What began as what we refer to as a Bargain Safari, ended up including a side of tourism in St. Augustine. We were motivated to visit St. Augustine again, this time by car, after we learned of a store called the Sailors Exchange, where one could find good deals on used and new equipment. It’s basically like a salvage yard. A boater’s dream! At Sailors Exchange we bought Sunbrella cloth for a deck shade and other projects at approximately 60% of the normal retail price per yard. We also bought enough Triple B chain to replace and increase the length of our current primary anchor chain. This too was at a very good price. During our 4 hour scavenge at Sailors Exchange Rod found a welding shop next door where he scored a piece of stainless steel pipe needed for the windlass installation and we also learned of some local wood workers where we might get some small pieces of teak also needed for the windlass. By this time it was after 5:00 so we had to make a decision – drive the approx. 100 miles back to Brunswick and then return the next day to track down the teak, or spend a spontaneous night in St. Augustine. With the price of gas around $3.00 per gallon and our general inclination toward the spontaneous, we decided to spend the night. That decision allowed us to be tourists for the remainder of the evening and wander the quaint streets of this historic city, where Rod claimed to sense the presence of ghostly pirates. We even found the restaurant/bar in the tree, The MillTop, that Chris had told us about from their visit to St. Augustine.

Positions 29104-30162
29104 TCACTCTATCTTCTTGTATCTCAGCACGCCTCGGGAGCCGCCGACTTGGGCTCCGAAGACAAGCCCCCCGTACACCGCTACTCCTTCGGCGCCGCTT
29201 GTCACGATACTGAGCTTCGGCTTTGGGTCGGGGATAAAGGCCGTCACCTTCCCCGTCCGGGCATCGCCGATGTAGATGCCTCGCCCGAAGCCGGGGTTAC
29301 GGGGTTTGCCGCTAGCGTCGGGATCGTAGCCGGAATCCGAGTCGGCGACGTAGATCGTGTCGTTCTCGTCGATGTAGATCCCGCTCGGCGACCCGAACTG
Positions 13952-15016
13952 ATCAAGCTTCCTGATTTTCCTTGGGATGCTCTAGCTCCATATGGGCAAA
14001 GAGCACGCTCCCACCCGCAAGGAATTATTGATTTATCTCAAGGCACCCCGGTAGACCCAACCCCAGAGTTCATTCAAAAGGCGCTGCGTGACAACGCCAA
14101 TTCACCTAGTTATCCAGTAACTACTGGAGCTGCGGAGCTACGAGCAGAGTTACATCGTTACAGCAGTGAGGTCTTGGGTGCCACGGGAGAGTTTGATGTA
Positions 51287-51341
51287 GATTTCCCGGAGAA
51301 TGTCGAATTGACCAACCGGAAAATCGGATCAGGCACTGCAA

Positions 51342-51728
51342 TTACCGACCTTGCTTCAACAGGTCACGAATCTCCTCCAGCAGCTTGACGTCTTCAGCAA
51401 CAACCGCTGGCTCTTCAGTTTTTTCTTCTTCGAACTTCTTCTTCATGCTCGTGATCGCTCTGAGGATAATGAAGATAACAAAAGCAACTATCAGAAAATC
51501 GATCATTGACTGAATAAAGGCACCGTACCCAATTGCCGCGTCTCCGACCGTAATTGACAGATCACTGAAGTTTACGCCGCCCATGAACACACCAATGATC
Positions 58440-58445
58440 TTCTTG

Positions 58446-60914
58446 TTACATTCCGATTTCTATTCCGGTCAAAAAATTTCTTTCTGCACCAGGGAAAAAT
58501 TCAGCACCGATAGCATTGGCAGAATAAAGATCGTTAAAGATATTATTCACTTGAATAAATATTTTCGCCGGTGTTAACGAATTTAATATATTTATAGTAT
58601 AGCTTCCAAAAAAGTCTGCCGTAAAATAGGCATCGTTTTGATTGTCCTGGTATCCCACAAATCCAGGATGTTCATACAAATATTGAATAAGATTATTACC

Once we were mentally settled in to Brunswick after returning from Orlando, we started adding things to our project list, prioritizing, and determining where to begin. Here is a sampling from the list (yes, this is just a sampling):
Install Racor 500 fuel filter
Install solar panels
Order new sails
Install chain stopper
Install new bow deck cleat
Install manual galley pump
Move raw water strainer on engine
Determine email/weatherfax solution for Bahamas
Connect GPS to network and radio
Install deck pipe for stern anchor
Buy 4-person off-shore life-raft